Author Topic: A discussion on WWII Germany  (Read 12929 times)

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Offline redbox

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Re: A discussion on WWII Germany
« Reply #100 on: 12:46, 12 September 11 »
Incidentall, Libya and Iraq were the most progressive Arab countries. Figures about literacy, health and infrastructures speak for themselves.


Interesting and highly subjective definition of progressive there  ;)

Offline Gryzor

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Re: A discussion on WWII Germany
« Reply #101 on: 13:45, 12 September 11 »

Interesting and highly subjective definition of progressive there  ;)

I don't quite see the issue :)

The fact that they seem to be decades back doesn't mean they're not more progressive, relative to the rest of the Arab world. I didn't say they're progressive - I said:

Quote
...progressive Arab countries...

Offline redbox

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Re: A discussion on WWII Germany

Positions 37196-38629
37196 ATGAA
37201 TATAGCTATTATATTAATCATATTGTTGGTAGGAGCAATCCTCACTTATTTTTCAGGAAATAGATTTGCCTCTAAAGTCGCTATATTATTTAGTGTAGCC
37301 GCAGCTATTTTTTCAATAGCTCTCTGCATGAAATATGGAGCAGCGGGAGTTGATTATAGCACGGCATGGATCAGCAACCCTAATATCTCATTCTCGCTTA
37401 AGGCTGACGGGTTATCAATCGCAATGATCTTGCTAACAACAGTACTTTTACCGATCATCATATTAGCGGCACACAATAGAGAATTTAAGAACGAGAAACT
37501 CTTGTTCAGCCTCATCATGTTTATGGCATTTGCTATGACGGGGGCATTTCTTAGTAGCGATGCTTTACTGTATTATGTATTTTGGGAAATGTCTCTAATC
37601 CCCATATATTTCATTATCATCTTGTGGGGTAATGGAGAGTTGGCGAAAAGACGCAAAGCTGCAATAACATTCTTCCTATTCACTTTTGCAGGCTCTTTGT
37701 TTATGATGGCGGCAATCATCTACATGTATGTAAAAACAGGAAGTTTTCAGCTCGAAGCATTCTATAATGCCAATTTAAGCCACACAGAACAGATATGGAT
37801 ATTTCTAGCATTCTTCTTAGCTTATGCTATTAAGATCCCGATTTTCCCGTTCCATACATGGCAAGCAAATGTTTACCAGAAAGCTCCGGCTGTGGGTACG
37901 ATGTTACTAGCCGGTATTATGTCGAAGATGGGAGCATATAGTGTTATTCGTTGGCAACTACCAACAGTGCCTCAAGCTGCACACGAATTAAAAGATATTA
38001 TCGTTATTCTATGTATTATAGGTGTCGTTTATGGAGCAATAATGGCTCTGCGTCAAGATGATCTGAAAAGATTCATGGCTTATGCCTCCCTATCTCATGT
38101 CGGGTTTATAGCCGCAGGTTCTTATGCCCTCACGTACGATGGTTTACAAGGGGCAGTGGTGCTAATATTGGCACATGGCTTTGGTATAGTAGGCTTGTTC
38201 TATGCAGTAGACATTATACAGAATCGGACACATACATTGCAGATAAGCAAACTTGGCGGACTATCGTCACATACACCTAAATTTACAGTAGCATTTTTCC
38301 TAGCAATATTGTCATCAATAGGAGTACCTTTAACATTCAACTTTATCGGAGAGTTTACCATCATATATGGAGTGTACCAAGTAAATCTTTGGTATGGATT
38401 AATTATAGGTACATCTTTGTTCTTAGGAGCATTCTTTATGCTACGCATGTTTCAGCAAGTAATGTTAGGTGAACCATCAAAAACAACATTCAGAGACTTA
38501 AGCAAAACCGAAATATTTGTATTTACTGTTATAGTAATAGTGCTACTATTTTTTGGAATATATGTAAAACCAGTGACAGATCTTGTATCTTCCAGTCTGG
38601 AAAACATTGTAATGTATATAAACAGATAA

« Reply #102 on: 13:50, 12 September 11 »
I don't quite see the issue :)

Fair enough, you did say Arab countries.

Your scope of literacy, health and infrastructure is still quite narrow to define progression in these cirumstances though.

You kind of answered your own question - any dictator can ensure their populous learns to read, gets medical treatment and build motorways.  Still doesn't mean the country has progressed at all, and in many cases whilst this has been going on they have actually turned their societies back 50 years.

Offline Gryzor

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Re: A discussion on WWII Germany
« Reply #103 on: 14:09, 12 September 11 »
Well, those were the parameters that are easy to quantify. But they're very important, too. You can't argue that access to education or healthcare are not important? Also, women's rights were much more advanced in Libya and Iraq, another major indicator.

And, Saddam and Gaddafi (how the frak is that spelled anyway...) did push their countries forwards. Libya, before G, was a Bedouin country, centuries back. Iraw, much of the same. I think (without claiming the least of expertise on the matter) that the major breakthrough was their break from religion.